In Weak Solutions to an Illusory Problem, Professor Steven Kaplan argues that the Bebchuk-Fried analysis is fundamentally flawed because it rests on incorrect assumptions about executive compensation. Kaplan points to empirical work by himself and others that suggests there may be no compensation problem at all. The studies he points to show that compensation tends to rise and fall with the market and that managers are, in fact, rewarded for good performance and punished for poor performance. Kaplan argues that, if anything, the Bebchuk-Fried proposals will add only marginal protections at a high cost: he suggests that their reforms will discourage top talent from serving as executives because it will become significantly riskier to serve at public companies, particularly when lucrative alternatives are available with private-equity-funded firms.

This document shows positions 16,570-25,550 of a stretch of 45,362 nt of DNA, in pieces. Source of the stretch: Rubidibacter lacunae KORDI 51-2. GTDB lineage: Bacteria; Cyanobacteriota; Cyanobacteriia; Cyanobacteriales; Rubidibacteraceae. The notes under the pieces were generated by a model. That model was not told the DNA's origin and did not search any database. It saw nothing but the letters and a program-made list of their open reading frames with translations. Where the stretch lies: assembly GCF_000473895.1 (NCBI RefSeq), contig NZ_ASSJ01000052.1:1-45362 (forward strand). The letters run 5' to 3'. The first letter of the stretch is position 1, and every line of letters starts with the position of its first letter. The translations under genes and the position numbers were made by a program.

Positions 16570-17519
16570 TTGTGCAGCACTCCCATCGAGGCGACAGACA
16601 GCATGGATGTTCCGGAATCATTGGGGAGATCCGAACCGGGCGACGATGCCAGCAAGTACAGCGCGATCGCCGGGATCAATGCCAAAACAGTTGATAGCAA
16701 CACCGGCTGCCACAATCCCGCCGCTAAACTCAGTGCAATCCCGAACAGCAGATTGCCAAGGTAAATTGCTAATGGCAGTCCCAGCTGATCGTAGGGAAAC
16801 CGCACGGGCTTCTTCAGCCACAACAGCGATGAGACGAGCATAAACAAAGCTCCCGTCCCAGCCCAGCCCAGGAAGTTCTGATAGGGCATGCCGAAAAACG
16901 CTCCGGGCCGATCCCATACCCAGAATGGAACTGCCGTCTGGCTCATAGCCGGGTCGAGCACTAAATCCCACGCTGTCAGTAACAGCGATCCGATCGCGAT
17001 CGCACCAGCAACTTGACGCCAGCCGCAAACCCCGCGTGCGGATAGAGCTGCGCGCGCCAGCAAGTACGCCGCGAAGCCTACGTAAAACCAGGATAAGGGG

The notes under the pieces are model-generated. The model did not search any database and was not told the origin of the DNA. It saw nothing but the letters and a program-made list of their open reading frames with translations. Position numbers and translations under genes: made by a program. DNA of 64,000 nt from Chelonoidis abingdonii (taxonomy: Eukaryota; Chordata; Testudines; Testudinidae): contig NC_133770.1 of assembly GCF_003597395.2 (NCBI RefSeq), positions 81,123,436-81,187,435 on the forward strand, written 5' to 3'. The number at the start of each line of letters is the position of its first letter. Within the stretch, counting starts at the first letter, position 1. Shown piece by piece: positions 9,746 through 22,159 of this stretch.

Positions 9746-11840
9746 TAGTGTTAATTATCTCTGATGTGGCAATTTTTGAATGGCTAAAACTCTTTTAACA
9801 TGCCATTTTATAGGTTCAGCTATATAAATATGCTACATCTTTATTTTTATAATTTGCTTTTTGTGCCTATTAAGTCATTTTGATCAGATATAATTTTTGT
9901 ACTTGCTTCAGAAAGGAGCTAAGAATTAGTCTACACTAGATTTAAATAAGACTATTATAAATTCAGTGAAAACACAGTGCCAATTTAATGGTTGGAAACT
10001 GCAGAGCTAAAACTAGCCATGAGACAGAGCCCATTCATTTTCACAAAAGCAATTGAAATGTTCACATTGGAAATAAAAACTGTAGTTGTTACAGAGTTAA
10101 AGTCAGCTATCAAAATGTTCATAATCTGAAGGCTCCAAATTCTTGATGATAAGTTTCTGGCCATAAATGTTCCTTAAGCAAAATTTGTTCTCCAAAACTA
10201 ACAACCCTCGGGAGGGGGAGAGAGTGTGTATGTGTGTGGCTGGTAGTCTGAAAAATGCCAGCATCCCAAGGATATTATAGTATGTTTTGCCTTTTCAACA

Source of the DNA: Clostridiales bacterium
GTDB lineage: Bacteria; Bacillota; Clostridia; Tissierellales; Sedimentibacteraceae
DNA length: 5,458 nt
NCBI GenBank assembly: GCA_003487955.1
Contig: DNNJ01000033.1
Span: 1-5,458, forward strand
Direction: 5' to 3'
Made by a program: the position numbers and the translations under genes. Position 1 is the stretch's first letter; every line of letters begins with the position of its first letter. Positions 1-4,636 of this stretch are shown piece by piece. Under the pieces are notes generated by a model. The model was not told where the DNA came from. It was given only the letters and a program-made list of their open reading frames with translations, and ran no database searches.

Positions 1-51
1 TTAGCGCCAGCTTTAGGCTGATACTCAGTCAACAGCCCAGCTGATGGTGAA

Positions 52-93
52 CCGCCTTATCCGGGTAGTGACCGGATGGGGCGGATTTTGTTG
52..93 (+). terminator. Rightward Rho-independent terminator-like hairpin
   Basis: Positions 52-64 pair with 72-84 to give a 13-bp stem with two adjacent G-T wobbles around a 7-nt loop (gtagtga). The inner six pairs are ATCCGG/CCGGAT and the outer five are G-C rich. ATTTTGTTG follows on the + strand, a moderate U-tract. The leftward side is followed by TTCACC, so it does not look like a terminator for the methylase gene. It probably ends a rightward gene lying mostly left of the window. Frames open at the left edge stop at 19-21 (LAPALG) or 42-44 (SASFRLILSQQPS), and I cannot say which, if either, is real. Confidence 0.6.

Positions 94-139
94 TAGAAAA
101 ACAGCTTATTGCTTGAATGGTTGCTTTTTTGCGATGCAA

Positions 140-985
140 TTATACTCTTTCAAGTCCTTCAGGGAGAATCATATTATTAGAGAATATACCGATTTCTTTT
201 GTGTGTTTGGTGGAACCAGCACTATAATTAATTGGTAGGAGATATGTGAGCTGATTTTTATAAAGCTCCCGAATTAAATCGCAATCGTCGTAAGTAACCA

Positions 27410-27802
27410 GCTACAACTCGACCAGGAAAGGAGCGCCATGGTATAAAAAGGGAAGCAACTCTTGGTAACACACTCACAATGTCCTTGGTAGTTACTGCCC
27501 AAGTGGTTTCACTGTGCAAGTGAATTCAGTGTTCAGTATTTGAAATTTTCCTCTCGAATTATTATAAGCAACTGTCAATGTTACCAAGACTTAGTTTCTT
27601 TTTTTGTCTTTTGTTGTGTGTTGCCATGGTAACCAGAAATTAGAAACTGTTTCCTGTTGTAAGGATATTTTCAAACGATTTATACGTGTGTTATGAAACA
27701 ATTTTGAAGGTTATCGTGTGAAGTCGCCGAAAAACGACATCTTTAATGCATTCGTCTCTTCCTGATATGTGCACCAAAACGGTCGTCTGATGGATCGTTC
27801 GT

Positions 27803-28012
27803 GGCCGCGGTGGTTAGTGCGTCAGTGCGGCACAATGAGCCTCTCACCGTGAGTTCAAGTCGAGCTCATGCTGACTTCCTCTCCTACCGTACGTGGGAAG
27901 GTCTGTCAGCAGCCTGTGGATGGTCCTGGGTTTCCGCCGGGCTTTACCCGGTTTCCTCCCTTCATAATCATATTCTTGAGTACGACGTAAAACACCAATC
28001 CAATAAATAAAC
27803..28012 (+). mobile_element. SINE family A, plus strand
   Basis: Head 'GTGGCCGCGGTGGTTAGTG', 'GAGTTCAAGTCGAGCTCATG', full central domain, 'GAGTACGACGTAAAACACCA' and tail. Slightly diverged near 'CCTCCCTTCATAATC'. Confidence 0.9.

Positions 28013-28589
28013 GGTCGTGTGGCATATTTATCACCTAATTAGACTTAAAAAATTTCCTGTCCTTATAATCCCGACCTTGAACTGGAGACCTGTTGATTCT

Weak Solutions to an Illusory Problem
- Steven N. Kaplan
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- Neubauer Family Professor of Entrepreneurship and Finance, University of Chicago Booth School of Business.